Producciones de Arte y Pensamiento, S.L.
|Editorial||Olivares & Asociados SL|
|Year||November / 2005|
|Language||Spanish / English|
|Pages||From 160 to 200|
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To celebrate the fifth anniversary of our quarterly magazine, EXIT #20 Family dedicates this issue to the seemingly common and conciliatory theme of the family. However, its pages reveal the diverse manifestations of the subject, presented from an artistic and photographic viewpoint; representations in line with a fractured view and rethinking of the concept of family in today’s society. A natural and sociological entity, organized biologically, historically and socially with its group of characters and stories; the family when viewed through the artist’s lens, becomes a subject that is both educational and fun; a space of life experiences that represent warmth, wellbeing and fraternal love but also socioeconomic criticism, the grotesque and para-Freudian. Genealogies and family scenes are brought together for all to see in this edition of EXIT, which has just reached its fifth year of existence.
Happy Family is the title of the opening editorial by Rosa Olivares; a title that expresses more a desire than a real possibility of finding happiness at the heart of the family. In her article Ghost Worlds: Photography and the Family, the prestigious author and exhibition curator, Val Williams, analyses the relationship between family and photography; an association which has developed since the very beginnings of photography and is still present today, in its many guises.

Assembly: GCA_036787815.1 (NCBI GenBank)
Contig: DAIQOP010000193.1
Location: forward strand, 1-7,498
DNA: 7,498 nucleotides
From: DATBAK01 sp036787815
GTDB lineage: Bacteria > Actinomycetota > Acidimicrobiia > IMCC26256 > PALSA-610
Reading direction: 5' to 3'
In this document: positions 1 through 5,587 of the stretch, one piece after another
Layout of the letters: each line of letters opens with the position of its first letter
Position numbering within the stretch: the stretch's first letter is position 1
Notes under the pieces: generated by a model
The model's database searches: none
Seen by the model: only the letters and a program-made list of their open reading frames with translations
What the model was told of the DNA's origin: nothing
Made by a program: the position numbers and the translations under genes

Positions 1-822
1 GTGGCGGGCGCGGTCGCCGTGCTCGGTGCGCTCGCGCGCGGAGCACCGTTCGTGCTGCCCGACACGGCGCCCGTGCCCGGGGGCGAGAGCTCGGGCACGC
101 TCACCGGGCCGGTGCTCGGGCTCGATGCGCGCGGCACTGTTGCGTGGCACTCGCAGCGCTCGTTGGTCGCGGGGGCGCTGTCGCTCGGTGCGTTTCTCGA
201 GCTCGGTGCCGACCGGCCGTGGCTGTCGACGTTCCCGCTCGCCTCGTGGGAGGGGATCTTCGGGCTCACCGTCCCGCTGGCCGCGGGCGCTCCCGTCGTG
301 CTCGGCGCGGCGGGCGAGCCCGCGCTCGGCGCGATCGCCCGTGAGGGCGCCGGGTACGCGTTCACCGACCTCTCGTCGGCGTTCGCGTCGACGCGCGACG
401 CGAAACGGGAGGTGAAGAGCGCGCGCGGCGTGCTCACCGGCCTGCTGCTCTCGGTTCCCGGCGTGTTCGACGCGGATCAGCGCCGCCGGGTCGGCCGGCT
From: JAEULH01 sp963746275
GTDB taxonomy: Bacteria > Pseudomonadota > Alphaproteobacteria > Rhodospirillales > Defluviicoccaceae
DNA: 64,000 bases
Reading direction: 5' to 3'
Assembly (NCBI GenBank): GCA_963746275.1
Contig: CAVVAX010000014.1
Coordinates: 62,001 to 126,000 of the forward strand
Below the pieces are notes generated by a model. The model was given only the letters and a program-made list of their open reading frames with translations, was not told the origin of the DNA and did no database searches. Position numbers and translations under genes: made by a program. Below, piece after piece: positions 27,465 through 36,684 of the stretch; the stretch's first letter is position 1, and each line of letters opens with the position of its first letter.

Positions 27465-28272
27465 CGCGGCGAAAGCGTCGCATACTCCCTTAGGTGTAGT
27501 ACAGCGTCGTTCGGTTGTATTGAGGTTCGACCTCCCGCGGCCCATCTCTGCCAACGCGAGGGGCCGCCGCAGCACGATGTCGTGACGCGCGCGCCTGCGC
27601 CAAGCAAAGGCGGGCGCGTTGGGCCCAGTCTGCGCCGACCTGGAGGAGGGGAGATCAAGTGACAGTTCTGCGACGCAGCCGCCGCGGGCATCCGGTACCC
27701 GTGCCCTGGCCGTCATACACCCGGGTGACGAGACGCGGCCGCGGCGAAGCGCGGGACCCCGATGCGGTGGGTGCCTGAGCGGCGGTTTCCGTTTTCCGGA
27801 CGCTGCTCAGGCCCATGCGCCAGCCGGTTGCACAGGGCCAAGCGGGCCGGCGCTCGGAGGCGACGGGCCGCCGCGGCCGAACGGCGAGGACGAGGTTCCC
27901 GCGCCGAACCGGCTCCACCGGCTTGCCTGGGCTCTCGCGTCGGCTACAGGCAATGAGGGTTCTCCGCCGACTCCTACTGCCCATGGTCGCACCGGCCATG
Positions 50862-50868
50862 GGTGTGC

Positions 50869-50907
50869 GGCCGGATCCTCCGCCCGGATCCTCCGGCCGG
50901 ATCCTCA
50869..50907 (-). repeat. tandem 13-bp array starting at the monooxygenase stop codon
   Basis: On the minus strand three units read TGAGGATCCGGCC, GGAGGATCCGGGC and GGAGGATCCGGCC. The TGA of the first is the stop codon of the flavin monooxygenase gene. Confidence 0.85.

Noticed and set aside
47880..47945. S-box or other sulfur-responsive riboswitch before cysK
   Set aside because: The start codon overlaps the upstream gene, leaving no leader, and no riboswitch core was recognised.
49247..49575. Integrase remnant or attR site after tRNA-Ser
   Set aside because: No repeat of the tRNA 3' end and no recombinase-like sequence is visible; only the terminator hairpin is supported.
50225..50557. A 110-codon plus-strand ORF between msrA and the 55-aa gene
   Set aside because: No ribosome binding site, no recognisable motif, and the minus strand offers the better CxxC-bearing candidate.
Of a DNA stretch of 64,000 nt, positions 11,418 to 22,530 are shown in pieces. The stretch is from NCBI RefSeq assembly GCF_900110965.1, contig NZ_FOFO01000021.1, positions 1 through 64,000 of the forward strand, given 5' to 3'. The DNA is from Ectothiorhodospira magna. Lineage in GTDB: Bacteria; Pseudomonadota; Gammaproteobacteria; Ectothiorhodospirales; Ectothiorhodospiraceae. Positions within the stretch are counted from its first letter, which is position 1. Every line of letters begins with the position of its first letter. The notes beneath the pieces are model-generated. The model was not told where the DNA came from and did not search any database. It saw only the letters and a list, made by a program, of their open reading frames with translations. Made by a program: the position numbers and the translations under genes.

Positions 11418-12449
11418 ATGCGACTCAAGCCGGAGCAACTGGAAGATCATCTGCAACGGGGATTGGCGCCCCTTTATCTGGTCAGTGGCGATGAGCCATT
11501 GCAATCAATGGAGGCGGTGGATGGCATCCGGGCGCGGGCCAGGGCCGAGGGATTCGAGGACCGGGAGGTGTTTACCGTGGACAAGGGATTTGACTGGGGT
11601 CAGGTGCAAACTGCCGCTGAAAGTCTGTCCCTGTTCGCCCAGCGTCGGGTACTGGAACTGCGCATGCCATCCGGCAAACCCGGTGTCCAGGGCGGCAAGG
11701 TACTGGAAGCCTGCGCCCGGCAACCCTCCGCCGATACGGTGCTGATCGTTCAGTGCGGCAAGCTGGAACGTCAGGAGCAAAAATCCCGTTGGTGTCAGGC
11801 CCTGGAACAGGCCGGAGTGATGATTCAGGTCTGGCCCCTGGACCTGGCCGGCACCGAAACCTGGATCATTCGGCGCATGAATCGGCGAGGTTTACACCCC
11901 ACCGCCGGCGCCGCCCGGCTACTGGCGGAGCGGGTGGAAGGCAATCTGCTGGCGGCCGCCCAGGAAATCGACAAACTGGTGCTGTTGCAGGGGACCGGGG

Marta Gili poses the question of what can be understood as family today and draws a map of the variations, changes and overarching situations that define a wide and changing idea of the family, in a society attempting to redefine its myths.
Six artists form the backbone of the magazine with their respective portfolios. In these collections, each one different, we find everything from upper class families - New Yorkers and European - captured by Tina Barney, to the decline of the American dream personified in Mitch Epstein’s Family Business series. British photographer, Richard Billingham brings a squalid aesthetic through the snapshots of his parents, whilst a warmer more sociological outlook is presented by the Argentines Sebastián Friedman and Oriana Eliçabe. The former Argentinian shows family portrait diptychs of employer and employed families in his series The Family and The Maid and the latter, in her project Lesbian Mothers, depicts new models of family life and maternity. Finally, Spanish photographer Enrique Marty invades the intimacy of his family with his Polaroids, transmitting the air of a grotesque soap opera.
In addition, other artists, some established and others newer or practically unknown, provide different visions of the collective portrait of the family and its thousand and one faces: Darren Almond, Mario de Ayguavives, Norbert Becwar, Mira Bernabeu, Tatiana Donoso, Elliott Erwitt, Valie Export, Weng Fen, Jim Goldberg, Barbara Kruger, Sally Mann, Yurie Nagashima, Nicholas Nixon, Bill Owens, Aldo Sodoma, Angela Strassheim, Hiroshi Sugimoto, Larry Sultan and Ana Torralva. This issue offers an artistic genealogy that takes us through the different reincarnations of the concept of the family to its representation in the current day.